Tree Topping

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Published on: Sep. 2, 2002

Last revision: Nov. 12, 2010

overall campaign strategies. Forest ReLeaf maintains the toll-free (877) 4-NOTOP telephone hotline. Homeowners can call this number for tree pruning information. The campaign has been so successful that 26 states have inquired about it.

"The campaign has exceeded all expectations, given its impact both in Missouri and throughout much of the United States," said Nancy von Brecht, Forest ReLeaf executive director .

Topping vs. Tree Pruning

A topped tree is easy to spot. Its natural shape has been destroyed, while a properly pruned tree looks well-shaped, symmetrical and healthy. In fact, a tree that is pruned correctly will show no evidence of alteration. With proper pruning, an arborist will spend time carefully selecting and removing branches.

Proper pruning is an important part of caring for and protecting the health of your trees. In fact, many tree care professionals recommend that homeowners start early and continue proper pruning throughout the life a tree.

The Right Approach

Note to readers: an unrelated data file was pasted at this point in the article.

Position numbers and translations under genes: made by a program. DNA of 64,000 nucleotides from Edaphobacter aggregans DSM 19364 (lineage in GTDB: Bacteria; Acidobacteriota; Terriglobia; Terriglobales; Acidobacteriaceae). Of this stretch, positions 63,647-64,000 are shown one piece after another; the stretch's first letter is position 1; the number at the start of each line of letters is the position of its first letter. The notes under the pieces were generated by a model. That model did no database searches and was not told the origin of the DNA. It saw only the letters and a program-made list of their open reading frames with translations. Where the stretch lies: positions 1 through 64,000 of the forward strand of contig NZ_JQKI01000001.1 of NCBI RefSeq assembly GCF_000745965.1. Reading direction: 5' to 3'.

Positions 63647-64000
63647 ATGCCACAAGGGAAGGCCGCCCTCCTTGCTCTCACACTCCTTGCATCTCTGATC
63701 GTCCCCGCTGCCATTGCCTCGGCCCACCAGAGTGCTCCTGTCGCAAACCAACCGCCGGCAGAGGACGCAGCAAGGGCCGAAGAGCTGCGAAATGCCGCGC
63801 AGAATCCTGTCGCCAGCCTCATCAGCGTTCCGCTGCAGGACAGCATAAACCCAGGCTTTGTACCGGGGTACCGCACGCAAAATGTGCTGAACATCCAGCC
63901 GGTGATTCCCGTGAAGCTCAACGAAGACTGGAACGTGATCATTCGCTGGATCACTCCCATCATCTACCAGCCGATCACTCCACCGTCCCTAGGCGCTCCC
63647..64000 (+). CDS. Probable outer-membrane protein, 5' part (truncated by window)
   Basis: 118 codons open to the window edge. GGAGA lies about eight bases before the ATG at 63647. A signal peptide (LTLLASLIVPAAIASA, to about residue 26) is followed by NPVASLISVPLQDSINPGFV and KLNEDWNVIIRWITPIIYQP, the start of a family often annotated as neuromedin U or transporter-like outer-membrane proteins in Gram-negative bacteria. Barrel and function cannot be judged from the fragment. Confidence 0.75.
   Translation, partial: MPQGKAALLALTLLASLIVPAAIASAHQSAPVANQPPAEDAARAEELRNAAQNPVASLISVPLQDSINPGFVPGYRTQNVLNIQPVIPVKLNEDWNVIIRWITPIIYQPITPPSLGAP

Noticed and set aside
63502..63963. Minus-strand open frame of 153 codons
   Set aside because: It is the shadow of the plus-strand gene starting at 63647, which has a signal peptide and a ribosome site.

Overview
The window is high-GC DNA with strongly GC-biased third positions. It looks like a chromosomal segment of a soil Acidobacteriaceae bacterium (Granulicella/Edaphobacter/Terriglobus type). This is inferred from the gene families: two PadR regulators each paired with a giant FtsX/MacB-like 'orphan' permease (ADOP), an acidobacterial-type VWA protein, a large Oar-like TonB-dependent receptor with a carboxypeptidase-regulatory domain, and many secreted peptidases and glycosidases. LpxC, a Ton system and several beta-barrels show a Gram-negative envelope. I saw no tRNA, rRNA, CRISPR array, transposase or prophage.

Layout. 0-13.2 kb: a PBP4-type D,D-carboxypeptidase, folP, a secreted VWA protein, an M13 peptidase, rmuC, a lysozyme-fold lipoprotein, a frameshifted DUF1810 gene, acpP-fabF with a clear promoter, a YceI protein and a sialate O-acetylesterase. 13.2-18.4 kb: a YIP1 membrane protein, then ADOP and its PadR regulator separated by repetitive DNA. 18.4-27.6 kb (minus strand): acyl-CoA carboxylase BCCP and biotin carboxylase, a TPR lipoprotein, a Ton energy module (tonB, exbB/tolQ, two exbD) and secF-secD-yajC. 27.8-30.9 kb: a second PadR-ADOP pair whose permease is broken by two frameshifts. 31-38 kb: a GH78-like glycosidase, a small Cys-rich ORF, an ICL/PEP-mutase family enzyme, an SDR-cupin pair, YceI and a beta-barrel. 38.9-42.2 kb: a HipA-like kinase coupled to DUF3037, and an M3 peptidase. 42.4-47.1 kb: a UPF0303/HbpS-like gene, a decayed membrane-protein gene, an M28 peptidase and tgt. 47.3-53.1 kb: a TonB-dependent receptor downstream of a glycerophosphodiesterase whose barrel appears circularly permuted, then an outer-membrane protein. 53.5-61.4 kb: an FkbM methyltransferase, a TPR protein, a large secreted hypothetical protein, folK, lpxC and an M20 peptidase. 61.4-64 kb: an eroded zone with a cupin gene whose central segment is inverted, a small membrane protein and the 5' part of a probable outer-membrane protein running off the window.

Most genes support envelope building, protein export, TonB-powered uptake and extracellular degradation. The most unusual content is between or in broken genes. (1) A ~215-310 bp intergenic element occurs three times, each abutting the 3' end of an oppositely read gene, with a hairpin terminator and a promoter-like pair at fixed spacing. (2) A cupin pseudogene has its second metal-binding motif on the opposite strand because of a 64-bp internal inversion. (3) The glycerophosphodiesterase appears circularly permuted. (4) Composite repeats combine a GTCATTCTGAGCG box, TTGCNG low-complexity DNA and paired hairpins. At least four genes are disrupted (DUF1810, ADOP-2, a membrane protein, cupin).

A tree is a valuable asset. As long-term investments, trees require careful decisions and the occasional advice of a professional. If you are unable to do the work yourself, you may want to consider hiring a professional. Make sure you find a competent, insured and certified tree care professional.

"In Missouri, there are trained tree care professionals, and there are tree cutters," said Robert L. Krepps, Forestry Division Administrator with the Missouri Department of Conservation. "Tree cutters tend to be untrained, uninsured, inexperienced and minimally equipped. Many don't stay in business long,"

"Missouri does not have a regulatory group responsible for tree care standards or the quality of work performed by tree care providers," he added. "Basically, that means it is not against the law for a firm to advertise that it is a tree specialist, or that an individual is an arborist, even if they have no training in tree care."

There are many tree service companies in Missouri. Some have highly trained and competent employees, but others have employees who lack basic tree identification and tree care knowledge. Do your homework and select a company with skilled, trained employees.

Ask if the company you are considering is a member of an arborist association. The St. Louis Arborist Association expects its members to abide by the accepted national pruning standards, which do not advocate tree topping.

"We feel that the national standard is a good baseline to educate customers as well as professionals in

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